South Amboy, New Jersey

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South Amboy, New Jersey
City
City of South Amboy
South Amboy highlighted in Middlesex County. Inset: Location of Middlesex County in New Jersey.
South Amboy highlighted in Middlesex County. Inset: Location of Middlesex County in New Jersey.
Census Bureau map of South Amboy, New Jersey.
Census Bureau map of South Amboy, New Jersey.
Coordinates: 40°29′12″N 74°16′44″W / 40.486719°N 74.279016°W / 40.486719; -74.279016Coordinates: 40°29′12″N 74°16′44″W / 40.486719°N 74.279016°W / 40.486719; -74.279016[1][2]
Country United States
State New Jersey
County Middlesex
Incorporated February 21, 1798
Government[6]
 • Type Faulkner Act (Mayor-Council)
 • Mayor Fred Henry (term ends December 31, 2014)[3]
 • Administrator Camille Tooker[4]
 • Clerk Kathy Vigilante[5]
Area[2]
 • Total 2.694 sq mi (6.976 km2)
 • Land 1.548 sq mi (4.008 km2)
 • Water 1.146 sq mi (2.967 km2)  42.54%
Area rank 364th of 566 in state
19th of 25 in county[2]
Elevation[7] 10 ft (3 m)
Population (2010 Census)[8][9][10]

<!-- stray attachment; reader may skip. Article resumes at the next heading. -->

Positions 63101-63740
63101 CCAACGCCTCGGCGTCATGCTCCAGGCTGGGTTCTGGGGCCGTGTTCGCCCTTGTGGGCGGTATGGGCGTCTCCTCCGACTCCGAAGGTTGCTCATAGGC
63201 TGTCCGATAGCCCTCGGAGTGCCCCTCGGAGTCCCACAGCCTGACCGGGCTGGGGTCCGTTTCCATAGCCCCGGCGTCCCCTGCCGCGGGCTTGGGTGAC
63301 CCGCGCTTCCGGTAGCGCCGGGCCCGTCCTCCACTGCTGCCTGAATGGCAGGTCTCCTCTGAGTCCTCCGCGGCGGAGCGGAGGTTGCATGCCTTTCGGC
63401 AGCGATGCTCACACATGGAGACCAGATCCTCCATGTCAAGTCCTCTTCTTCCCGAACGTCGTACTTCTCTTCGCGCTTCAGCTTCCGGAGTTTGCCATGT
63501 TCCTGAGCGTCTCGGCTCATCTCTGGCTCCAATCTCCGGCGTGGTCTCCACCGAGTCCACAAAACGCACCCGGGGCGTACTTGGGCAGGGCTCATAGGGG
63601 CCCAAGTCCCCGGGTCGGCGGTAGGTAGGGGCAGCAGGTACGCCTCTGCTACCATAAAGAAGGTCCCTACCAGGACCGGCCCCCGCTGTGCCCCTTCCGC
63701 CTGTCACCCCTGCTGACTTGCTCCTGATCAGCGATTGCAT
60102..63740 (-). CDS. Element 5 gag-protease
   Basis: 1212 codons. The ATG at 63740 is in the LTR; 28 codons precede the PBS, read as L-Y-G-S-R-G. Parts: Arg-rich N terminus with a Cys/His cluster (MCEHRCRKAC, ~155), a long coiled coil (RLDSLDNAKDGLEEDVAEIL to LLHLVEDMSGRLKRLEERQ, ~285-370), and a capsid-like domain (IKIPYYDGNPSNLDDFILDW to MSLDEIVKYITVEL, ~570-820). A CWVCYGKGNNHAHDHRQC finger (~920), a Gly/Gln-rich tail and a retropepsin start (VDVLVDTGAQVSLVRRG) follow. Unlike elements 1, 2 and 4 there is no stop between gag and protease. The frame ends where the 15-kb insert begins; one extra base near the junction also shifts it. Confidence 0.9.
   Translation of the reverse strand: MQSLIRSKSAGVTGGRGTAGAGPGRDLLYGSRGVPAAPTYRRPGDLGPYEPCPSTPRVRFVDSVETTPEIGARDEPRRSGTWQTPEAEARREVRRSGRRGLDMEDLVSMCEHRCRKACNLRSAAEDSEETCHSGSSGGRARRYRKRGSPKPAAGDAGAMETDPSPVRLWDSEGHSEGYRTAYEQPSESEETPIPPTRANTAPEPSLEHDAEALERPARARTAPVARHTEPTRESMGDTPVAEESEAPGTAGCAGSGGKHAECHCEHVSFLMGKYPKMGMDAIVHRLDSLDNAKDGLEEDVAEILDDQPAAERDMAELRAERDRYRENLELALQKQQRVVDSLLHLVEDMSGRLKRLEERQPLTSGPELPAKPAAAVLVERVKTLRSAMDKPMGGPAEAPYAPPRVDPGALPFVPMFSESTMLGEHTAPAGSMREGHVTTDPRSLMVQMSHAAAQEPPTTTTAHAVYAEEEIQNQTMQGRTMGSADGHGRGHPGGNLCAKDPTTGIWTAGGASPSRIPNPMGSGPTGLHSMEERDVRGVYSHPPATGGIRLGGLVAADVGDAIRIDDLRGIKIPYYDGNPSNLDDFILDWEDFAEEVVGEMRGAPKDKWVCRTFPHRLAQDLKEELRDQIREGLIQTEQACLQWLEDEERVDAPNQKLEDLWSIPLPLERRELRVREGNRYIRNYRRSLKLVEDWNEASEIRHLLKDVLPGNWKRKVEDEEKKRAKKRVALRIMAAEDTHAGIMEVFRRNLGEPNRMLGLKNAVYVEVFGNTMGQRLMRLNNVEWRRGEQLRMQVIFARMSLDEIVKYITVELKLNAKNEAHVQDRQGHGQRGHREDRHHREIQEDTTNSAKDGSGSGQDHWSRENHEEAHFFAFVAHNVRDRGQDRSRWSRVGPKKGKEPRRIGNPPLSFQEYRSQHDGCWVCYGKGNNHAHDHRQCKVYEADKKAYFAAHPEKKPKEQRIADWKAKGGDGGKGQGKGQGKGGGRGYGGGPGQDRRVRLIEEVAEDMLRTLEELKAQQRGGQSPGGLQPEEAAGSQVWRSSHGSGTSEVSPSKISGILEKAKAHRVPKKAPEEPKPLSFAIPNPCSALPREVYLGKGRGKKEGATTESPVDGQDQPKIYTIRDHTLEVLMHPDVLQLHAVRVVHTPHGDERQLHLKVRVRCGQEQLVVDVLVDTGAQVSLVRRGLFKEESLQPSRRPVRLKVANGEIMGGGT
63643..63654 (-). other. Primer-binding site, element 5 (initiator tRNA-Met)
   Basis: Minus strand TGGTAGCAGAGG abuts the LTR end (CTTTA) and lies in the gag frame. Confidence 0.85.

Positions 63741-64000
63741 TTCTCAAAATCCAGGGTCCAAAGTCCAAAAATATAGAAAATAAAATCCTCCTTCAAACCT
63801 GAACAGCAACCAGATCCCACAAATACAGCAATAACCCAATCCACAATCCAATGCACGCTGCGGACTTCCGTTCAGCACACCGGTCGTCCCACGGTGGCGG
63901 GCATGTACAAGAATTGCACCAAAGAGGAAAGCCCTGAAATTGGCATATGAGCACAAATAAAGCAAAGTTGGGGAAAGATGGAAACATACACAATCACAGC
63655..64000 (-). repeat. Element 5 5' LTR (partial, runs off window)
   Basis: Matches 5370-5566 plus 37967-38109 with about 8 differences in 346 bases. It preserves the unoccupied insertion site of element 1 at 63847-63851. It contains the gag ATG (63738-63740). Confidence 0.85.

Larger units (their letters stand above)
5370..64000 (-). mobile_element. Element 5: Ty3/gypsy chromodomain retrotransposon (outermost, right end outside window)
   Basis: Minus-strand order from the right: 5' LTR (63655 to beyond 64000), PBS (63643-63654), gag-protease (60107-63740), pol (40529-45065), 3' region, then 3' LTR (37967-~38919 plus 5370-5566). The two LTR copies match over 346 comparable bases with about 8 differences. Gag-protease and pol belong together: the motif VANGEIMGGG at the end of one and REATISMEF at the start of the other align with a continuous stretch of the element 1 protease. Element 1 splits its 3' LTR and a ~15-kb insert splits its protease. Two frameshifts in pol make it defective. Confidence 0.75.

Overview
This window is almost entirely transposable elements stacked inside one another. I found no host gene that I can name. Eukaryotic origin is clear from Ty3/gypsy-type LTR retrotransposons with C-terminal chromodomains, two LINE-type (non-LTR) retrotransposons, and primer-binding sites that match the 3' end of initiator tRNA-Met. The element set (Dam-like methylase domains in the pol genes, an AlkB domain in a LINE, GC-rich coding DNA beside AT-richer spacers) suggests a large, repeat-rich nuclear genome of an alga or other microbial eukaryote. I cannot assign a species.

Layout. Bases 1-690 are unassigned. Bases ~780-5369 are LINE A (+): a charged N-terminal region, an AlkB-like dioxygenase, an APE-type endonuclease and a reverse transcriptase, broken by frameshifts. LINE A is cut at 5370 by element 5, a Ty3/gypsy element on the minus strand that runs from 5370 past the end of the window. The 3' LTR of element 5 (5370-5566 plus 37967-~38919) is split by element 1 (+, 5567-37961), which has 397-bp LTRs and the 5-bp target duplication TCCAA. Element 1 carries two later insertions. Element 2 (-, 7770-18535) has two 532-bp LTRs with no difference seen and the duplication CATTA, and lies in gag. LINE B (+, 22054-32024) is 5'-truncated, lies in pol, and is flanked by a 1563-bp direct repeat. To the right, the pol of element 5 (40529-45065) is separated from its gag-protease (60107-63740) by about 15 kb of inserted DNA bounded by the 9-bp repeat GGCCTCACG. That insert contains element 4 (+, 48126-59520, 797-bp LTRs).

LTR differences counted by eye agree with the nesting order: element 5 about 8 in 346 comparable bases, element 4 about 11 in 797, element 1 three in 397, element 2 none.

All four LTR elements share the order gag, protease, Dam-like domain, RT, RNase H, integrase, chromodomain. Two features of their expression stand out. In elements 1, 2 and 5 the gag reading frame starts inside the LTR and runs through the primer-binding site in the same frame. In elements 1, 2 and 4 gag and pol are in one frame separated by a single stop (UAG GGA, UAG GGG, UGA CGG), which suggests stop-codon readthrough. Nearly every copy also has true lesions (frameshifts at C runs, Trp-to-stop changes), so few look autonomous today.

• Total 8,631
 • Estimate (2012[11]) 8,721
 • Rank 265th of 566 in state
19th of 25 in county[12]
 • Density 5,577.1/sq mi (2,153.3/km2)
 • Density rank 94th of 566 in state
7th of 25 in county[12]
Time zone Eastern (EST) (UTC-5)
 • Summer (DST) Eastern (EDT) (UTC-4)
ZIP codes 08879[13]
Area code(s) 732/848
FIPS code 3402368550[14][2][15]
GNIS feature ID 0885399[16][2]
Website http://www.southamboynj.gov/

South Amboy is a city in Middlesex County, New Jersey, on the Raritan Bay. As of the 2010 United States Census, the city's population was 8,631,[8][9][10] reflecting an increase of 718 (+9.1%) from the 7,913 counted in the 2000 Census, which had in turn increased by 50 (+0.6%) from the 7,863 counted in the 1990 Census.[17]

South Amboy, and Perth Amboy across the Raritan River, are collectively referred to as The Amboys. Signage for Exit 11 on the New Jersey Turnpike refers to "The Amboys" as a destination.

South Amboy has passed through three of the five types of New Jersey municipalities. It was first mentioned on May 28, 1782, in minutes of the Board of chosen freeholders minutes as having been formed from Perth Amboy Township, and then formally incorporated as a township on February 21, 1798. Over the next 90 years, portions broke away to form Monroe Township (April 9, 1838), Madison Township (March 2, 1869; later Old Bridge Township) and Sayreville Township (April 6, 1876; later Borough of Sayreville). As of February 25, 1888, South Amboy borough was formed, replacing South Amboy Township. On April 11, 1908, South Amboy was incorporated as a city, replacing South Amboy borough, with a referendum held on July 21, 1908.[18]